Just here for the old music clips? Go here.

Finally: steamy. Soupy. Sodden air that holds the heat. Everything that came before is forgotten and forgiven.

When you do it in that order, it’s easier.

Last night we lost power for a couple of hours. The lights went off, then came back for a second then went off again, something that made me think of the last moments of the Titanic, except for the water - sinking - freezing death part. I sprang into action, having gotten a battery backup for the computer a few days ago, and having just got a big box of D-cell batteries for all the emergency lights. Prepared! Except I hadn’t set up the battery backup yet. You have to set it up, I guess. It’s not enough to charge the thing; it must be integrated to your computer with an Ethernet cord and software must be running. But the battery was charged, so I got an extension cord and hooked it up to the computer. Huzzah: I had power!

Mwah hah hah. Except the thing beeped every few seconds. And then the beeping increased. And then, after six minutes, it shut down. Apparently the point of the battery backup is to let you shut everything down in a civilized fashion, after which NO JUICE FOR YOU. Maybe I’m not doing it correctly. There's a manual. I just don't associate batteries with manuals.

I figured I could live without it and post the Bleat if it came up before 1 AM, so I ventured outside with daughter. She found it spooky and thrilling. Absolute dark and complete silence.

Until I turned on my flashlight, anyway. It reaches the treetops across the street.



Police car approached, slowed; officer said he was looking for a missing girl. Oh great. Parent’s worst nightmare - your kid runs away (which is what she did; not abducted, was late-teen) and then the power dies and there’s nothing your imagination can’t summon. Hope the kid got home.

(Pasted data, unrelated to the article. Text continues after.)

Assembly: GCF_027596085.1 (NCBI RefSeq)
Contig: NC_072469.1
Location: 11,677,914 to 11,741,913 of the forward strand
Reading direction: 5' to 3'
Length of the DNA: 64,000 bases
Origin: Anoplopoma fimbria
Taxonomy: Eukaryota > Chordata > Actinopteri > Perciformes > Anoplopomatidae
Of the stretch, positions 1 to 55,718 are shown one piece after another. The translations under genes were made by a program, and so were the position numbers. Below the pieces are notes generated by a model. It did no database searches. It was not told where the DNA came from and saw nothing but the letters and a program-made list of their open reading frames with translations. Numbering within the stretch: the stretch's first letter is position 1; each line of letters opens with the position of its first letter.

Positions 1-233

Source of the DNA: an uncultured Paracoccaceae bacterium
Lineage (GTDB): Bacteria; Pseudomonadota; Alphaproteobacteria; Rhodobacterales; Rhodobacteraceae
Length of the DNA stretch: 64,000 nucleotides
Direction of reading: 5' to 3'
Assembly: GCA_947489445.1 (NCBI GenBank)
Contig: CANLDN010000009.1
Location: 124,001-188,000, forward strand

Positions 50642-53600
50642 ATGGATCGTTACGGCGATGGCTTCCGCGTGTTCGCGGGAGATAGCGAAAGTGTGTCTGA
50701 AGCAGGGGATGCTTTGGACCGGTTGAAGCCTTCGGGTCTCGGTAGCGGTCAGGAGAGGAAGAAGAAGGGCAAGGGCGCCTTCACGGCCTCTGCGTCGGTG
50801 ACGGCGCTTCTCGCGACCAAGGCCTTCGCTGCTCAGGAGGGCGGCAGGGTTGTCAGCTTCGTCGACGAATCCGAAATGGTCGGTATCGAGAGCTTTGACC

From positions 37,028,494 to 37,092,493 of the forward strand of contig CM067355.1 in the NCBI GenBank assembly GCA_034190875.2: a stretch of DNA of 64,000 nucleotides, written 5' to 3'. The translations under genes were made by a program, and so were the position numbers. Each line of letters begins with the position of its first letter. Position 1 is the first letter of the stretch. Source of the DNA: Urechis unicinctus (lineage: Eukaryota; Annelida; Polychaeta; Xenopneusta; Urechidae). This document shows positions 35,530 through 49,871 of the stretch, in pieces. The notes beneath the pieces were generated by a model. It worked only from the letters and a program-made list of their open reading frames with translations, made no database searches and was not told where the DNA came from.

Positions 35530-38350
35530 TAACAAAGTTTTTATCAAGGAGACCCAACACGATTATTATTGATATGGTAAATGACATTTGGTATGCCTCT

Ding! Everything sprang back to life ahead of schedule. When I went up to restart the machinery I noticed the wifi router had no lights. It had been plugged into a Surge Protecting powerstrip, but it was fried. Dead. Daughter wails in disbelief - no internet? But I don’t have to go to bed for another five minutes, whatever shall I do? As it happens, the modem is a wifi router as well, so I spent some time setting up a new network, and as a result I removed three cables, two power adapters, and one Ethernet hub from the guts in the desk; since the number of cables decreased, I could plug everything into the modem! Perfect! Elegant! Compact!

Except now there’s no room for the Ethernet cable for . . . the new battery backup.

At which point I stood, made the slapping-of-dust-off-the-palms-of-one’s-hand gesture and said “to hell with this,” and quit for the night. Which means the power will go off tonight as well, and this time it’ll fry something else.

The other thing about the nights sitting outside, writing in the gazebo as I long to do in deepest winter: the bugs are horrible. I don’t mean they’re particularly ugly or terrifying, but some nights I am reminded of the stories about the French attempts to build the Panama Canal, where men would pause from their labors while someone else shaved off a blanket of skeeters from their back with a machete.